History was made. This country got its first woman prime minister. That is ho-hum news everywhere, except if it had happened in the US, Russia or China. Sri Lanka elected the world’s first woman PM in 1960, then came Indira Gandhi, Golda Meir, Benazir Bhutto, Khaleda Zia, Sheikh Hasina….
But it is shocking that progressive Sweden has never had a woman prime minister until now. Even more shocking is that history was unmade in seven hours. Sweden’s first woman PM, centre-left social democrat Magdalena Andersson, was forced to resign on the day she was appointed. “This political circus is very bad for Sweden,” declared Ulf Kristersson, leader of her ally, the Moderates. “People are wondering what the hell is happening in Swedish politics right now,” said Ebba Busch, leader of the centre-right Christian Democrats.
The mess comes from Sweden’s complex governing system. Andersson did not win a parliamentary majority for her appointment. But the opposition lacked the votes to stop her from taking office. Then, parliament rejected her budget, but adopted the opposition’s, drafted by the anti-immigration Sweden Democrats. History was made—for the first time, a far-right budget was passed in Sweden. Infuriated by the opposition budget’s reversal of environmental measures, the Greens pulled out of Andersson’s governing coalition, toppling her government.
So, while the world danced to ABBA, watched Ingmar Bergman movies and enjoyed Björn Borg’s tennis skills, whatever happened to women politicians in Sweden? This liberal Scandinavian country introduced women’s voting rights a century ago, is path-breakingly advanced with social welfare and gender equality. Yet, neighbouring Norway had its first woman PM in 1981. Denmark, Iceland and Finland followed.
Tragedy, scandal and prejudice have stymied prime ministerial ambitions of Swedish women. The first serious contender Anna Lindh was knifed to death. Mona Sahlin’s bid to become PM was derailed by the “Toblerone Affair”. She had used her government credit card to buy $4 lakh worth of private goods, including nappies and Toblerone chocolate. “These are all things that male politicians have wives to do,” said political scientist Drude Dahlerup.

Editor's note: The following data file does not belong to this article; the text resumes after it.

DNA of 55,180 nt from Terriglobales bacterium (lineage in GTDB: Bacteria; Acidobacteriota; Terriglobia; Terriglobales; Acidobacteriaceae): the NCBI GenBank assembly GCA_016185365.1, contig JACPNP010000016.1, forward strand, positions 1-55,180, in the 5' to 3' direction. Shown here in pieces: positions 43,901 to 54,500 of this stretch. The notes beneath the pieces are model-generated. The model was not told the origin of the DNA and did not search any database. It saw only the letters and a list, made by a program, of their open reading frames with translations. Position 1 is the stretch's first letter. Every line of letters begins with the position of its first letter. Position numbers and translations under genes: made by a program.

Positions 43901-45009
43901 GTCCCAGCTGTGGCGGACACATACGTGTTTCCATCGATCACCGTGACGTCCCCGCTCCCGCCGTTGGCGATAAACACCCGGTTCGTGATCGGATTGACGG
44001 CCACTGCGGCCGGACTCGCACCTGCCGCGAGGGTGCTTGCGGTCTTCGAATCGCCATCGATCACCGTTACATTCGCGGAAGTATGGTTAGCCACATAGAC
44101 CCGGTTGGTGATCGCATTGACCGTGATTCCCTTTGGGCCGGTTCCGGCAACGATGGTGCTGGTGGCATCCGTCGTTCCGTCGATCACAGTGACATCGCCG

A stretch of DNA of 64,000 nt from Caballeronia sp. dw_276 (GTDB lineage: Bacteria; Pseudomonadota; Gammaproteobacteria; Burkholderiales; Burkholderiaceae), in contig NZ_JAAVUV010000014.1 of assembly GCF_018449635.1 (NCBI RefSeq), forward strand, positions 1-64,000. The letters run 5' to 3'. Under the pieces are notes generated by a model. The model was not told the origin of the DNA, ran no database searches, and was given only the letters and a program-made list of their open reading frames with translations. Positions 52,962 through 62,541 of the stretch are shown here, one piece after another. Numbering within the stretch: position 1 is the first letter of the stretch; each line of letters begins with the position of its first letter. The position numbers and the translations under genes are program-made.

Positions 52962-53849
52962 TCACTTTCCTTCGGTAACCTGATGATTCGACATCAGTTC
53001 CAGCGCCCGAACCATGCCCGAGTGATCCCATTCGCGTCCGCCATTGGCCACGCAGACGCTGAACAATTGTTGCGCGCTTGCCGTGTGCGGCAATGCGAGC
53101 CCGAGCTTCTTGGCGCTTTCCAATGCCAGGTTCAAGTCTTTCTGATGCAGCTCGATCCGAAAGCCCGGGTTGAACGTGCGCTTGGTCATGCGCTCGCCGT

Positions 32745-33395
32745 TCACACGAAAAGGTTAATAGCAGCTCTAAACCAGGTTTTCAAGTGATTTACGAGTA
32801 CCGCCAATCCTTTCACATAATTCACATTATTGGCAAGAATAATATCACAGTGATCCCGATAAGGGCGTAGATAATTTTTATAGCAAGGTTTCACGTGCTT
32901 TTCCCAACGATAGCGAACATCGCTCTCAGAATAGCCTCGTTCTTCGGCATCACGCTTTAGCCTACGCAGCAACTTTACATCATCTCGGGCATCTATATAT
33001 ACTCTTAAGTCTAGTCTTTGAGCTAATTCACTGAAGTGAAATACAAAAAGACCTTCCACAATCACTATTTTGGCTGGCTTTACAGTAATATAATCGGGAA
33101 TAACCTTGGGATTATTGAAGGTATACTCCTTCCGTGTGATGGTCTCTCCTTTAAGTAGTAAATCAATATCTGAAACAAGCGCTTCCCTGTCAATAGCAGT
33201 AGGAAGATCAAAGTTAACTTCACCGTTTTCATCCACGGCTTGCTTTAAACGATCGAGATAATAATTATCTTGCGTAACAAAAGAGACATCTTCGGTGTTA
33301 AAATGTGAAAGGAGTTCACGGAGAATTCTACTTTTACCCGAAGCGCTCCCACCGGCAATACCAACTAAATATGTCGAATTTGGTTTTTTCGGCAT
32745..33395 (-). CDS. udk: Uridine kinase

Unconscious bias works against women. Södertörn University’s political expert Jenny Madestam says previous women PM contenders “battled the unconscious beliefs that the party leader should be a man”. Top women political leaders have also paid the price for being ahead of their time, advocating talks with the Greens or the far right. Madestam believes it is easier for men to make these strategic leaps. Instead of becoming PMs, prominent female Swedish politicians chose international careers in the UN or the EU.
There are unconscious expectations from men and women politicians, in substance and in style. In her 2018 biography, Inifrån, conservative PM contender Anna Kinberg Batra writes, “When a woman scores points against her opponents, stands up for herself or is challenging, she’s neither strong nor sexy, but ‘sharp’, or even ‘a bitch’.” It’s perfectly normal for a man to look grave when discussing serious issues, but when she handled serious matters, top colleagues advised her to “look more cheerful”.
Andersson now has reasons to look cheerful. History was made yet again on November 29 when she was reappointed first woman PM—for the second time. But the fragmented political landscape makes her position precarious. Parties are jockeying for next year’s parliamentary elections. Her party drones on about rent control, while the far-right rants against crime, shootings, bombings and gang violence in immigrant ghettos that blight big cities. This resonates powerfully with the voters.
All the problems that made Andersson’s first stint as PM a “seven-hour wonder” remain.
Pratap is an author and journalist.